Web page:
As I promised you, The New York Times has a new Pellicano scandal story, this time focusing on the Hollywood lawyers. Frankly, it’s not even worth your time reading; it’s all dated stuff, wrapped around an old premise. Without naming names, reporters David Halbfinger and Allison Hope Weiner claim that the fraternity of lawyers located in LA’s Century City “are waking to a grim truth: The government believes they are the problem.” The story confirms what I’ve heard for many months now: that the real object of the U.S. Attorney’s Office isn’t the rich, famous and powerful clients as much as it is their rich, famous and powerful attorneys. “It is only now becoming clear that powerful businesspeople and stars are just collateral damage in a hunt for the real target: what government lawyers see as corruption in a legal system that is suddenly being policed after decades of neglect,” the journalists write. “Nothing like this assault on lawyers and the famous people they represent has happened before in Movieland, where studio walls and security departments were built to keep the outside world out.”

Unfortunately the NYT story is long on commentary from academics, ex-prosecutors and even lawyers not involved in the scandal — but short on new facts. There is this bland quote from George Cardona, the acting U.S. attorney for the Pellicano case: “To the extent that people in various positions have felt that they were immune from prosecution, hopefully, the case will send to those people the message that they’re not immune, and if their conduct is uncovered, they will be prosecuted just like anybody else.” But I might have had more respect for the article if it had at least examined the Pellicano prosecution in light of George W. Bush et al’s widening judicial assault on litigators since we know the GOP has long targeted trial attorneys as Corporate Enemy No. 1 because they give so much campaign cash to Democrats. (I’m also surprised that the piece doesn’t distinguish between different prosecutions: many of those ascribed to the feds were actually initiated by New York State Attorney General Elliot Spitzer.)

There’s not even any more detail about the Pellicano prosecutor, Daniel Saunders, beyond what we already know. (See my Pellicano Prosecutor: Hollywood Wannabe!) Nor does the piece address what’s already been reported: that the prosecutors may not be able to make a case against the capo de capo of Century City lawyers, Bert Fields. (See my Report: No Smoking Gun For Bert Fields) Meanwhile, my eyes glazed over at this lame nugget: “One consequence of the inquiry into lawyers has been frequent intrusion by FBI agents into the business of celebrities who may have had only marginal contact with Pellicano. Thus, Warren Beatty, the famously private actor-director, found himself being grilled by agents in July 2003 about his longtime lawyer, Fields, and assured the agents that he and Fields ‘would often laugh about’ the private eye, but never discussed wiretapping, government evidence reviewed by The New York Times shows.” That’s all, one Warren anecdote.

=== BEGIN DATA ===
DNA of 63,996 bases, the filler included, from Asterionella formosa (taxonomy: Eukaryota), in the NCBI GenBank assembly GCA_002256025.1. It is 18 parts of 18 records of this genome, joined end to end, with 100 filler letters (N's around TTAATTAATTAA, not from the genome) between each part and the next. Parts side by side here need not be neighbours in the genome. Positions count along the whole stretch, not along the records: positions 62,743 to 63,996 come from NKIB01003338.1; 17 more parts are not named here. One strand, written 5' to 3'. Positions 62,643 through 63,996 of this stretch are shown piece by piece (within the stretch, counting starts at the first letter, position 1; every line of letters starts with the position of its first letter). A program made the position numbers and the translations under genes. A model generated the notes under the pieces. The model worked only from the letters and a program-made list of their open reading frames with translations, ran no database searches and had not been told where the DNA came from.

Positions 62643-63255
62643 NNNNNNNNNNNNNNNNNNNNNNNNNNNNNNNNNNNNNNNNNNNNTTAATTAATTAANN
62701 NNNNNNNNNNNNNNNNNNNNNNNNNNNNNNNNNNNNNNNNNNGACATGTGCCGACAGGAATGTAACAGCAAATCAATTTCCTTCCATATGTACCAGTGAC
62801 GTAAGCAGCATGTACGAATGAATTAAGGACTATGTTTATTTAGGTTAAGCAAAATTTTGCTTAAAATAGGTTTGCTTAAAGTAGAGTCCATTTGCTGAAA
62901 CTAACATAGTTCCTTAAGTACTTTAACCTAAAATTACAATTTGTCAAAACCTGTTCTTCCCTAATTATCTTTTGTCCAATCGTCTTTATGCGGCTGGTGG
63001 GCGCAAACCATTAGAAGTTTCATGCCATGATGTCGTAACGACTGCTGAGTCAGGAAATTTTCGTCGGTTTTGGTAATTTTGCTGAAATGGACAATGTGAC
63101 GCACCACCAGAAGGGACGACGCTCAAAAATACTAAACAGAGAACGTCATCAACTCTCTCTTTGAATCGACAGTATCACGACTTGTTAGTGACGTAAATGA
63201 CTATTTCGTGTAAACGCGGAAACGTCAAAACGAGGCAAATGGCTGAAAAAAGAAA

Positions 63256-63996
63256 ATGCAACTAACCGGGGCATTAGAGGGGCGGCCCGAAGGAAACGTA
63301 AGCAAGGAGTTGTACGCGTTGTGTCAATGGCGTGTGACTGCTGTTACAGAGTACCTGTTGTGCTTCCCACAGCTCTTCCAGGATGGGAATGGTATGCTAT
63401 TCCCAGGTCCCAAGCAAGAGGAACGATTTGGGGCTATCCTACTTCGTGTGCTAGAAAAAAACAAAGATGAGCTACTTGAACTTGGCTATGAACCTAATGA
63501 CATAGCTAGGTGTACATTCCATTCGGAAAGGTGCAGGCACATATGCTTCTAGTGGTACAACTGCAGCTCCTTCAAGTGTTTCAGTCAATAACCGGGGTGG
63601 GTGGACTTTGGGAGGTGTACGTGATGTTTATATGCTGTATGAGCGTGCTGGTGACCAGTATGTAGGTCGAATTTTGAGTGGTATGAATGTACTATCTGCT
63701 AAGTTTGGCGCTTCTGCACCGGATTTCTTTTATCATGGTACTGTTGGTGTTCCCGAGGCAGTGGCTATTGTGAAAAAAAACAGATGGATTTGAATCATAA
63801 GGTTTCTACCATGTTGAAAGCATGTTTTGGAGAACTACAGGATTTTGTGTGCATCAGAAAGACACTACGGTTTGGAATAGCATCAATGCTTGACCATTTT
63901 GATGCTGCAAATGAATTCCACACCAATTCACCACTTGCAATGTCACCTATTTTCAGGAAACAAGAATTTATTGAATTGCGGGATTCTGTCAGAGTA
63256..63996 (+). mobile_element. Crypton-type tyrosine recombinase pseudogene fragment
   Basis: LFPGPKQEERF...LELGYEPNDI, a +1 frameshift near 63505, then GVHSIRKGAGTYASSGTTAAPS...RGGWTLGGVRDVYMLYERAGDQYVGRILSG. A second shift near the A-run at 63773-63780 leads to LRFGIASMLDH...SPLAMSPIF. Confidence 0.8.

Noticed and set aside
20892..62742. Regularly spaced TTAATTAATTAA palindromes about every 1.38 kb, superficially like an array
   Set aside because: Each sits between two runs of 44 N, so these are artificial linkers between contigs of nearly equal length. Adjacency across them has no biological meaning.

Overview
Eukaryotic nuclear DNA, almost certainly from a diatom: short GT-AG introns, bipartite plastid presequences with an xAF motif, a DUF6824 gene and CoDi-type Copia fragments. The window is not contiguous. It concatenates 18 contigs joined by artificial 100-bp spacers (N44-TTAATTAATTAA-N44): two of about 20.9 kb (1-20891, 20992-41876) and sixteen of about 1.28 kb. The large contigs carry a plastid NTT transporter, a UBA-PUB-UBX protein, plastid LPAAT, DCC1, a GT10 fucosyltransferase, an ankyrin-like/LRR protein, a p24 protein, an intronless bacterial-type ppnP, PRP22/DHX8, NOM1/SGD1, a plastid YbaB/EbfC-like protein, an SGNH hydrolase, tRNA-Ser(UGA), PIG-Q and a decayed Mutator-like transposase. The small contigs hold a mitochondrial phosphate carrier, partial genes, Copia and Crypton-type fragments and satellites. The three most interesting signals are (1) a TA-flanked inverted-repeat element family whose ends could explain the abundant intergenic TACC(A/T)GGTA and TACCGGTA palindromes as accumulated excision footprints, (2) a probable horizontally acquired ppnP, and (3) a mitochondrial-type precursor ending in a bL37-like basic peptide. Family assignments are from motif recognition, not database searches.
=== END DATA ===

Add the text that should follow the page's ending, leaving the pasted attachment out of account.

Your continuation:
The NYT article excuses what now seems to be a long lull in the prosecution’s pursuit of the Pellicano scandal; after all, the judge and everyone else was told by the U.S. Attorney’s Office to expect more indictments back in April. Never happened. “But hidden from public view, a ferocious battle is being waged between a growing phalanx of defense lawyers, many of them defending other lawyers, and Daniel A. Saunders, a fiery assistant U.S. attorney who has been overseeing the case for nearly four years … Defense lawyers are fighting not only to keep their clients from being charged but also, in some cases, to keep their names from even surfacing.” The piece says some of the best Los Angeles lawyers are “avoiding taking clients now, betting that more indictments are coming and will land even bigger fish. Any further indictments are almost certain to take aim at the lawyers… If Saunders ultimately prevails, Century City is in for some serious pain.”

That’s it. Go about your business. Nothing new to see here.

Previous: Pellicano: Brad Asks to Stay Bo’s Lawsuit, More Legal Heat On NYT Pellicano Pair, Report: No Smoking Gun For Bert Fields, NYT’s New Pellicano Blockbuster Exposes Brad Grey and Mike Ovitz, Pellicano Probed? H’wood Attorney Patty Glaser Says “Absolutely Not”, Rats Desert Sinking Ship, um, Law Firm

Editor-in-Chief Nikki Finke - tip her here.